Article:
Researchers from Scripps Institute of Oceanography are using lasers to track where sand goes as it's washed off the beach.
Perched inside a temporary storage bin 20 feet above the beach Professor Bob Guza is looking for the change that always happen this time of year.
"Our beaches are seasonal, just like our weather," he says. "They are under increased stress. There's not enough sand."
The reasons the beaches are shrinking, he says, range from rising sea levels, to damming rivers, which starves the beach of new sediment, the main source of sand in southern California.
Guza and a team of scientists from Scripps Institute of Oceanography are measuring the movement of sand using lasers. Seven beams per second are fired 24 hours a day, with each and every wave that hits this shoreline. The lasers is on loan from the Army Corps of Engineers, and is unlike any tool these scientists have been able to use in the past.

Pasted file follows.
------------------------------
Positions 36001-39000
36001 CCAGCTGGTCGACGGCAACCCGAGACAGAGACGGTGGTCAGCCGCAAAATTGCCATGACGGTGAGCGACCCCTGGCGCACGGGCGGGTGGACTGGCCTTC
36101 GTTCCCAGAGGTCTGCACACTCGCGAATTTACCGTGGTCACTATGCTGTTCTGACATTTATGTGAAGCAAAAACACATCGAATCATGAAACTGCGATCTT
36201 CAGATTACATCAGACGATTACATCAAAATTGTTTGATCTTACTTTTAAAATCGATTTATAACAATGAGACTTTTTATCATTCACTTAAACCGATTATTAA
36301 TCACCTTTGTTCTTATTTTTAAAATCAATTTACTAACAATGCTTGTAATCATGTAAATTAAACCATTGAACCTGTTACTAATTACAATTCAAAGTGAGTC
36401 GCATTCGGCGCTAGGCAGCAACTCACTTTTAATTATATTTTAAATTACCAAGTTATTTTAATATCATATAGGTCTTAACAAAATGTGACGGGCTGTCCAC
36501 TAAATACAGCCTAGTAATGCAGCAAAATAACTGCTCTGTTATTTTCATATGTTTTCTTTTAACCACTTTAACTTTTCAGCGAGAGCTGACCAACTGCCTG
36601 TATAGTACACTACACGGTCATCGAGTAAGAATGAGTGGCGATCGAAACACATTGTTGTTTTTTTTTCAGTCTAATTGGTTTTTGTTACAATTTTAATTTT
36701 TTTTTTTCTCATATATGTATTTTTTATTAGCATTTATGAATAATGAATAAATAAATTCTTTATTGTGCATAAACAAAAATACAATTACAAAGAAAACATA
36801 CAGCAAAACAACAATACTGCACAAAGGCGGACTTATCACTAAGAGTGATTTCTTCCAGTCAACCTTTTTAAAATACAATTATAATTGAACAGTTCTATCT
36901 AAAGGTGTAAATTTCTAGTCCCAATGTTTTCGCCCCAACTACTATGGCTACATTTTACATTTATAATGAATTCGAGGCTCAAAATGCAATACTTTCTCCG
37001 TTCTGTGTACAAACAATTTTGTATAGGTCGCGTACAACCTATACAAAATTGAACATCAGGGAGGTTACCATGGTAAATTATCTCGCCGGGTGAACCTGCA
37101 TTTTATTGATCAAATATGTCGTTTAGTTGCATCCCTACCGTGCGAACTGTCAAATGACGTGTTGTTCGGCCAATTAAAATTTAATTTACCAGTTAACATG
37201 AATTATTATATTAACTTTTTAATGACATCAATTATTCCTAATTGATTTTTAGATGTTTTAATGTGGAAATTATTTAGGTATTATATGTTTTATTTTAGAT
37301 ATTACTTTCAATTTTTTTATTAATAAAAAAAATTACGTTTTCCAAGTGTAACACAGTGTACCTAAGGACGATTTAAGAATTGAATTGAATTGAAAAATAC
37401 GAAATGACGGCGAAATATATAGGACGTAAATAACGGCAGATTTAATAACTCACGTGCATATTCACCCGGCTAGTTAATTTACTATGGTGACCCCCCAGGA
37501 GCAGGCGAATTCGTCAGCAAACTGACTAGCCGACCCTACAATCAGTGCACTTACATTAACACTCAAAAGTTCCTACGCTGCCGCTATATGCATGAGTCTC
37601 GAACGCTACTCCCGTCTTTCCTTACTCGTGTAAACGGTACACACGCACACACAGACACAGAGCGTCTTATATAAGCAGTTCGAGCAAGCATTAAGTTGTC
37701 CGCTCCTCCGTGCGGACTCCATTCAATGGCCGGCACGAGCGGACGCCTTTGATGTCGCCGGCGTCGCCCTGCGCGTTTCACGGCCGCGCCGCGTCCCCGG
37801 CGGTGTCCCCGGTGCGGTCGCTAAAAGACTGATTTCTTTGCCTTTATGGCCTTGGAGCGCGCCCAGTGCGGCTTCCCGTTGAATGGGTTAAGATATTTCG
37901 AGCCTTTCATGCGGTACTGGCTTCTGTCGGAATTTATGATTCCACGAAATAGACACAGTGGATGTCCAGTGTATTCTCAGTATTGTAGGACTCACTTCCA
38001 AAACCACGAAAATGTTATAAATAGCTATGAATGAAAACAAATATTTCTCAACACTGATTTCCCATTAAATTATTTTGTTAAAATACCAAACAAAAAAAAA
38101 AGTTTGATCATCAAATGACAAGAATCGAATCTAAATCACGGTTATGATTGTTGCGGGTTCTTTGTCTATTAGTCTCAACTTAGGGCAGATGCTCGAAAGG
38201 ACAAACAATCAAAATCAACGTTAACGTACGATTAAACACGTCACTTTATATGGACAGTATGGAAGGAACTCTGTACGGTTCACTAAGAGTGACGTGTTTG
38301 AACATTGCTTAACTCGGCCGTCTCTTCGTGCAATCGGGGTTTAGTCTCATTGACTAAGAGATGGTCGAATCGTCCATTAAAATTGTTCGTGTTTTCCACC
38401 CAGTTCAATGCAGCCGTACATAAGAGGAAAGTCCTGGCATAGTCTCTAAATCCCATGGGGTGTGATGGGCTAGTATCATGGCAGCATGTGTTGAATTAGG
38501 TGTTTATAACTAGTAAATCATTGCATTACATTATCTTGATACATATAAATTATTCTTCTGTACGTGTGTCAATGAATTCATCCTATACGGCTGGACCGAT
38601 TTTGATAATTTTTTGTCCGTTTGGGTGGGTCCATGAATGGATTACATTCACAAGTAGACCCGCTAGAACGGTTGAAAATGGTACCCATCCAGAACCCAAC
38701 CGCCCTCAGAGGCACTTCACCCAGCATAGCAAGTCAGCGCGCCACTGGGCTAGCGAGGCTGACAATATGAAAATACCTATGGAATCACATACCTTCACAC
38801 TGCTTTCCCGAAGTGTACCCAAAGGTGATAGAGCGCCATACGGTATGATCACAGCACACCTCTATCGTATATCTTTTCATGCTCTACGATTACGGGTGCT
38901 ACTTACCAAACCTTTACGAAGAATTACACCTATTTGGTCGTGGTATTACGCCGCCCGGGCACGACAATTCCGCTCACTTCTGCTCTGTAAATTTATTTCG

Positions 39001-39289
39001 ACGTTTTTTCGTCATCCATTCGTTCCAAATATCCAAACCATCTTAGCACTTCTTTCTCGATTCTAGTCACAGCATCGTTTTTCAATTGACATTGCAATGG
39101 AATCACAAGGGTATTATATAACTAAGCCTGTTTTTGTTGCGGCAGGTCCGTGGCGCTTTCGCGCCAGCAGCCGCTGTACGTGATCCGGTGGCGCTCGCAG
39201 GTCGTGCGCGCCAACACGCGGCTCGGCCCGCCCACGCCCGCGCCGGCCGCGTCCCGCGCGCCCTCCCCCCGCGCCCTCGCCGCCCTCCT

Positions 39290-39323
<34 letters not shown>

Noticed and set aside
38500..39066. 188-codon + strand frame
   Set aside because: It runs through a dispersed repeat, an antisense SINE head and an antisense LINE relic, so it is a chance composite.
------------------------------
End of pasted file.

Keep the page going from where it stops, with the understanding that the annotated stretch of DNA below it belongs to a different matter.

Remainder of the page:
"When it's high tide and the waves are coming up over the berm, we can watch how much sand each individual wave takes away," Guza said.
During the winter, larger surf strips sand from the beach, and then returns it during the summer. Shrinking beaches are a threat to homes, businesses and tourism along the coast.
Over the past year, SANDAG spent more than $28 million to import sand onto eight local beaches in hopes of fighting beach erosion. This year, 89,000 cubic yards was dumped at Cardiff beach where the laser project is now monitoring.
Guza's team is trying to find out if it works, or if all that money is eventually just washed away.
"The question we're trying to answer is how long does the sand stay here, what are the conditions when it goes away, and how far does it go?" he said.
The team will be monitoring the sand through February and then has to return the laser. Guza said he hopes they can borrow it again in the future to study additional beaches.